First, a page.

SmartCompany blogger Eve Ash made many excellent points about hiring and working with consultants in her blog last week, ‘Working brilliantly with consultants’.
As Ash said, consultants are a special breed and, undoubtedly like in any walk of life, there are good, bad and indifferent consultants.
As one of those people myself, I thought I could go some way towards demystifying the consultant in the small business end of the market.
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Here are a few pointers that might help you choose the right consultant for your business.
Qualifications and experience matter
Try and find one aligned to a national brand or professional network, preferably with some formal business qualifications. Ideally one with some real experience in small business themselves. And when you meet them, make sure there’s some level of common sense in their approach. Don’t let them baffle you with things you don’t understand, and make sure they’re someone you think you can work with. I like the BBQ test; would you invite them to your house for a BBQ?
Be very clear about what you want from them
Smaller businesses are often run by “the promoted technician”. A good cook buys a café, or someone who loves socialising and organising dinner parties becomes an events co-ordinator. The examples are endless, but at the end of the day, no matter how good a technician you are, this does not equate to running a profitable business. So what are the gaps in your skill set, and who is best placed to provide this kind of support for a reasonable fee to you? A business mentor, coach or consultant may be the right approach for your situation. Sometimes it even helps just to get the advice of an impartial third party with no agenda other than your business success.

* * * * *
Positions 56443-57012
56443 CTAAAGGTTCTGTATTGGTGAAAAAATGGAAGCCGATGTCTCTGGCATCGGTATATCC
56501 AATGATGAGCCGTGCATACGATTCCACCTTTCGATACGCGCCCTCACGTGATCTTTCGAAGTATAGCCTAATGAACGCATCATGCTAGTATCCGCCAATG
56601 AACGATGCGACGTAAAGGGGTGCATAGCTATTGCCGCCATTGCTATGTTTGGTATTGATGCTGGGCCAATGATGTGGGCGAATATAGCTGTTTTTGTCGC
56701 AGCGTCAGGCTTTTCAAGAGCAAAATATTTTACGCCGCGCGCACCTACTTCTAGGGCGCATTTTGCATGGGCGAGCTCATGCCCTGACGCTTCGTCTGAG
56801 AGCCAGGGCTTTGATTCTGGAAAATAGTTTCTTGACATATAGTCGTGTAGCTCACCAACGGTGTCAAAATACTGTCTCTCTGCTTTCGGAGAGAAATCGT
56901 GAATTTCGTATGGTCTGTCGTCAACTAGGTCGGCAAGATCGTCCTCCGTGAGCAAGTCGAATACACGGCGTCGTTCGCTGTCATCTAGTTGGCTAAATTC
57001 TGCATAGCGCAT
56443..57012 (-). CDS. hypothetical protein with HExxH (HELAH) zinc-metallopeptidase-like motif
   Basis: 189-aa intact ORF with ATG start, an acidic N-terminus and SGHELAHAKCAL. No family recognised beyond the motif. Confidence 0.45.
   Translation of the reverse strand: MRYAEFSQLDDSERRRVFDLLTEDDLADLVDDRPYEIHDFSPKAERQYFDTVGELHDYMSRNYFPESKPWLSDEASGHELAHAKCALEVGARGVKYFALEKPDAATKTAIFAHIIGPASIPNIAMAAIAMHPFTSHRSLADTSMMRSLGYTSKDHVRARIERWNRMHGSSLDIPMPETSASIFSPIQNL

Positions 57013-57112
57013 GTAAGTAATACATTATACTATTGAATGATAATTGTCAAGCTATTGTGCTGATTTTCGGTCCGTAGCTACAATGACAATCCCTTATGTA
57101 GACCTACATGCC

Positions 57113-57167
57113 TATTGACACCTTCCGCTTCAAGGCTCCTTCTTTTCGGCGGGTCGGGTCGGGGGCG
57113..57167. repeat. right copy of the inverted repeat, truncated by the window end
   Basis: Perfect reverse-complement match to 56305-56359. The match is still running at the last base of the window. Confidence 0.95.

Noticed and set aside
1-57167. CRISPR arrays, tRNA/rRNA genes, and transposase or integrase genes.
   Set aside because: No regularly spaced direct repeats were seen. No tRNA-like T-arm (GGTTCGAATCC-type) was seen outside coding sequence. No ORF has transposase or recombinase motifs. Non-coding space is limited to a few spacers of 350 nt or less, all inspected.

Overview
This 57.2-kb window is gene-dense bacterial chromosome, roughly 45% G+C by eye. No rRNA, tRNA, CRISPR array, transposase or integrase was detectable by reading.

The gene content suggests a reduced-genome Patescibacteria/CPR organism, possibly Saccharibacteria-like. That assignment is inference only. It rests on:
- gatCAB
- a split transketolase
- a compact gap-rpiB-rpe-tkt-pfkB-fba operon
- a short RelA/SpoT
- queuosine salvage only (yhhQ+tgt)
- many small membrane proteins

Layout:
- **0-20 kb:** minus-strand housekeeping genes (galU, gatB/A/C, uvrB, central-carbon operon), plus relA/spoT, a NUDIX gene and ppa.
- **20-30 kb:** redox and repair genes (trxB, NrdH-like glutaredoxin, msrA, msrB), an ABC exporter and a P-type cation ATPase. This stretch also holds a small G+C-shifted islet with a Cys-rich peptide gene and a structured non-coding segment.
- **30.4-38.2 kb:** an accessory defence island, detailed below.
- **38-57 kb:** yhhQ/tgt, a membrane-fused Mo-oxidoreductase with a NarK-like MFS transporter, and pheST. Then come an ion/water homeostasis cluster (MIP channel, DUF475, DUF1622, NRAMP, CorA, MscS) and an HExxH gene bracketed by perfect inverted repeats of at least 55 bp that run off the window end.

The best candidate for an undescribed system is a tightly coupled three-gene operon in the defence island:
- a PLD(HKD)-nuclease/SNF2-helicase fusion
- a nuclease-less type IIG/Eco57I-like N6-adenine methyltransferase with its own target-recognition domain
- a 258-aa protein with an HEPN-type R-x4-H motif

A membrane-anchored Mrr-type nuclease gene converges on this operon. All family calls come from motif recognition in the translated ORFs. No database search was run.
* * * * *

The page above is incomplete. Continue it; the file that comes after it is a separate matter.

How much help do you need to get where you need to go?
Studies have shown that close to half of small businesses shut down within two years of start-up in Australia. Do you have a business plan? Have you introduced metrics to gauge your progress towards your business goals? Do you have a five-year strategic plan? In any business, cash flow is king and if you can’t plan for the financial ups and downs of your business there’s a pretty good chance you’ll become another one of these statistics – someone who tried and failed.
So speak with friends, relatives, other small business owners, and check your local chamber of commerce to find someone reputable who can identify and fill these knowledge gaps in your business, and hopefully pass the expertise on.
You definitely need to do your vetting and paperwork properly
Once you agree to terms and the level of support and advice they’ll provide, do not sign a contract. Have an in-principle arrangement where either party can walk away with 14 days’ notice if it’s not working out. Be very clear about goals and expectations, but understand also that if you have been running a business poorly for any length of time, it might take a while to sort things out. They’re a business adviser, not a magician! So work with them and see where it might take your business, it could well be the roadmap to success you were looking for. And at the end of the day, paying for this kind of business support could just be the difference between viability and becoming another ugly statistic.
Mark Hudson is a senior business consultant with 3V Consulting Group.